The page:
Fallout from rising mining costs has hit another small New Zealand town and the sector has been warned that commodity volatility could lead to more mining being put on hold.
Newmont Mining has announced it will next month lay off up to 20 staff and contractors from its Waihi operations as cost increases outstrip the price of gold which is near record recent highs.
On Monday state owned coal miner Solid Energy - hit by high costs underground as well as falling international prices - announced plans to axe hundreds of jobs at mines near Greymouth and Huntly.
And like other miners, Newmont is also cutting back operations in the United States and Australia. Across the Tasman during the past month BHP Billiton and Rio Tinto have laid off hundreds of staff at some projects and scaled back billions of dollars in development plans.
Newmont says gold production at Waihi is 30 per cent down this year at a time when costs are continuing to rise ahead of a planned $250 million mine expansion programme. New projects to mine beneath the 250m open pit in the centre of town and 350m below houses to the east are now moving through the consent process.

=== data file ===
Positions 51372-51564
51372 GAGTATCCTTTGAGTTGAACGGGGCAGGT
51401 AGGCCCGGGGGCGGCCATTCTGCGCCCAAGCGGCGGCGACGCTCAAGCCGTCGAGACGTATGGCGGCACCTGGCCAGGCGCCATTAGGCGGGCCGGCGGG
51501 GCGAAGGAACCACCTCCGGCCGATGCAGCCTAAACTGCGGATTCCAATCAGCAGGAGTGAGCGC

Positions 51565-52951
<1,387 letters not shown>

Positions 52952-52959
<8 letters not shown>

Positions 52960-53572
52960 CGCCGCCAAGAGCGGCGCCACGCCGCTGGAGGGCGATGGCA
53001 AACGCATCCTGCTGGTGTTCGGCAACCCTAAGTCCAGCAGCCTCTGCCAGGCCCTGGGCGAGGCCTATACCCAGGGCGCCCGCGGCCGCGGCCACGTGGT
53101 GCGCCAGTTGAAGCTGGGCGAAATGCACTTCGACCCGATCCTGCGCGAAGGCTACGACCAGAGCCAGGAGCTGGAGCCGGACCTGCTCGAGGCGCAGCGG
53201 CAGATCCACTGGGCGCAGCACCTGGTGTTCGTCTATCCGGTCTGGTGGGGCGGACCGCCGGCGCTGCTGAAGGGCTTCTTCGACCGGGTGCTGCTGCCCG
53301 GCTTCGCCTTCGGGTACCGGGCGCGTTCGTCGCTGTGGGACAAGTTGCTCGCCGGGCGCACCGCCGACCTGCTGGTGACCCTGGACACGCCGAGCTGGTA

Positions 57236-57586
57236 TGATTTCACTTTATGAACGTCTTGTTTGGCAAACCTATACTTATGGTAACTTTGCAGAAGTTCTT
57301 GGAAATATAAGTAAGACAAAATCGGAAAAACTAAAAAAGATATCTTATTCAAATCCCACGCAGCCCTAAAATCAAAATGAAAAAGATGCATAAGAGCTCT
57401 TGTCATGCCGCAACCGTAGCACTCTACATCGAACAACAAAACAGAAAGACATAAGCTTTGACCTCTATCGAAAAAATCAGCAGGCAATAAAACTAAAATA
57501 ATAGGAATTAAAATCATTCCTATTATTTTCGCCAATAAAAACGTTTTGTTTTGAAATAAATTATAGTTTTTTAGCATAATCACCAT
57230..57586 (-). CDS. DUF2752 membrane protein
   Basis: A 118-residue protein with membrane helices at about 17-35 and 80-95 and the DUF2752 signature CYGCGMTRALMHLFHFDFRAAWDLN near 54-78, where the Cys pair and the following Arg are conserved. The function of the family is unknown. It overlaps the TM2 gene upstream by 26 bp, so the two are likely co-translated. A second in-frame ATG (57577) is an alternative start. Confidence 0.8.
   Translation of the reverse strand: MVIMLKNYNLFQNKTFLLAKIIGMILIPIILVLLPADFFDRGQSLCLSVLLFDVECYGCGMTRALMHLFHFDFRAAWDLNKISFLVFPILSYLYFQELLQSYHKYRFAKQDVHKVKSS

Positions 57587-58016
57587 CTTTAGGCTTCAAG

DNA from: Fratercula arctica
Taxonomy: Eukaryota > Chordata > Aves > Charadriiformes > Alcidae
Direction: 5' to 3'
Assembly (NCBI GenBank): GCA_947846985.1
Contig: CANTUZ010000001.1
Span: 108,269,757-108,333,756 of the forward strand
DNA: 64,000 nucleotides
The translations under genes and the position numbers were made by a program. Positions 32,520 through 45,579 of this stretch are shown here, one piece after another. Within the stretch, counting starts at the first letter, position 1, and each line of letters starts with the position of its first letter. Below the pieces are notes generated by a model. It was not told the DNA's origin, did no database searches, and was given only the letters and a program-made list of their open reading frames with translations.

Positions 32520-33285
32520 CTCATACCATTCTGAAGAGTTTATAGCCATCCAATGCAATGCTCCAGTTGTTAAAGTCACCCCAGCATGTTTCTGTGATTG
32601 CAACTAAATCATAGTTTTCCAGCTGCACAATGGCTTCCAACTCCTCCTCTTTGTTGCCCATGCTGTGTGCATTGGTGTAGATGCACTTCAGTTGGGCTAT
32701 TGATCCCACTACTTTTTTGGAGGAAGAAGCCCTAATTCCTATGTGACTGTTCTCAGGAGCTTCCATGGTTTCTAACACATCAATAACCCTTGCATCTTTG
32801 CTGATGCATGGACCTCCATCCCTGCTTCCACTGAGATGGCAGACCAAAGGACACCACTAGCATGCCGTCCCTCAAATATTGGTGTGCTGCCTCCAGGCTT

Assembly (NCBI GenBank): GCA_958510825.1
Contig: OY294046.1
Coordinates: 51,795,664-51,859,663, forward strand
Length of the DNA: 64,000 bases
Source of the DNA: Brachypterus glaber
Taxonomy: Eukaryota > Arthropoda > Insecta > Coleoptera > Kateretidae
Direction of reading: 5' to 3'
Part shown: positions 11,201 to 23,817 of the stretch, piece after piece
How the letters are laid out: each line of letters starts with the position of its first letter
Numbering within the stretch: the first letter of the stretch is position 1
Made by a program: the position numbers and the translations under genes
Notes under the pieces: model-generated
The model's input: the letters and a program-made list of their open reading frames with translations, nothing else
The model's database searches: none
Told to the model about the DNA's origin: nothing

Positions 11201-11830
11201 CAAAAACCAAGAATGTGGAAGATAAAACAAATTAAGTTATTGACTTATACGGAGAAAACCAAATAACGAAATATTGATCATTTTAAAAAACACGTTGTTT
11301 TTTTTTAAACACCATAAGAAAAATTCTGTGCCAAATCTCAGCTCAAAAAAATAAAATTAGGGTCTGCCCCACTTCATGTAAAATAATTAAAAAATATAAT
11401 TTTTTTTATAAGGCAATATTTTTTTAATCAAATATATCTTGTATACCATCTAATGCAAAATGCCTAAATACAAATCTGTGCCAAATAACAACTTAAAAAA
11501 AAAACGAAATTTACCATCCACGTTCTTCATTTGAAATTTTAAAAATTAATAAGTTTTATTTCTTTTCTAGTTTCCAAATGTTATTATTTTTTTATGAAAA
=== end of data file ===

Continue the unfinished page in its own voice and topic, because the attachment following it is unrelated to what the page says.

"Our cost per ounce has been going up far faster in the past five years than the price of gold has gone up. Margins have come down and it's put a huge squeeze on the business - we just can't afford to continue at this level," said spokesman Sefton Darby.
Like manufacturers and other commodity producers the company was also struggling with the impact of the high New Zealand dollar.
'When most of our costs are in New Zealand dollars and our gold price is in US dollars our margins aren't what everybody thinks they are.
Labour, steel, concrete, chemical and truck purchase and maintenance costs had soared. Single truck tyres which cost $20,000 three years ago now cost $40,000, Darby said. "This has been the problem we've faced - you never see gold costs reported."
Gold reached a record US$1921 an ounce last September but was yesterday trading around US$1763.95 an ounce. Darby said production from Waihi was likely to be around 70,000oz this year. "On a good year we used to average 100,000oz so it's a major hit for us."
Craigs Investment Partners broker Peter McIntyre said his firm was forecasting gold going beyond the $2000 mark next year and this combined with a possible lowering of costs could ease Newmont's pain.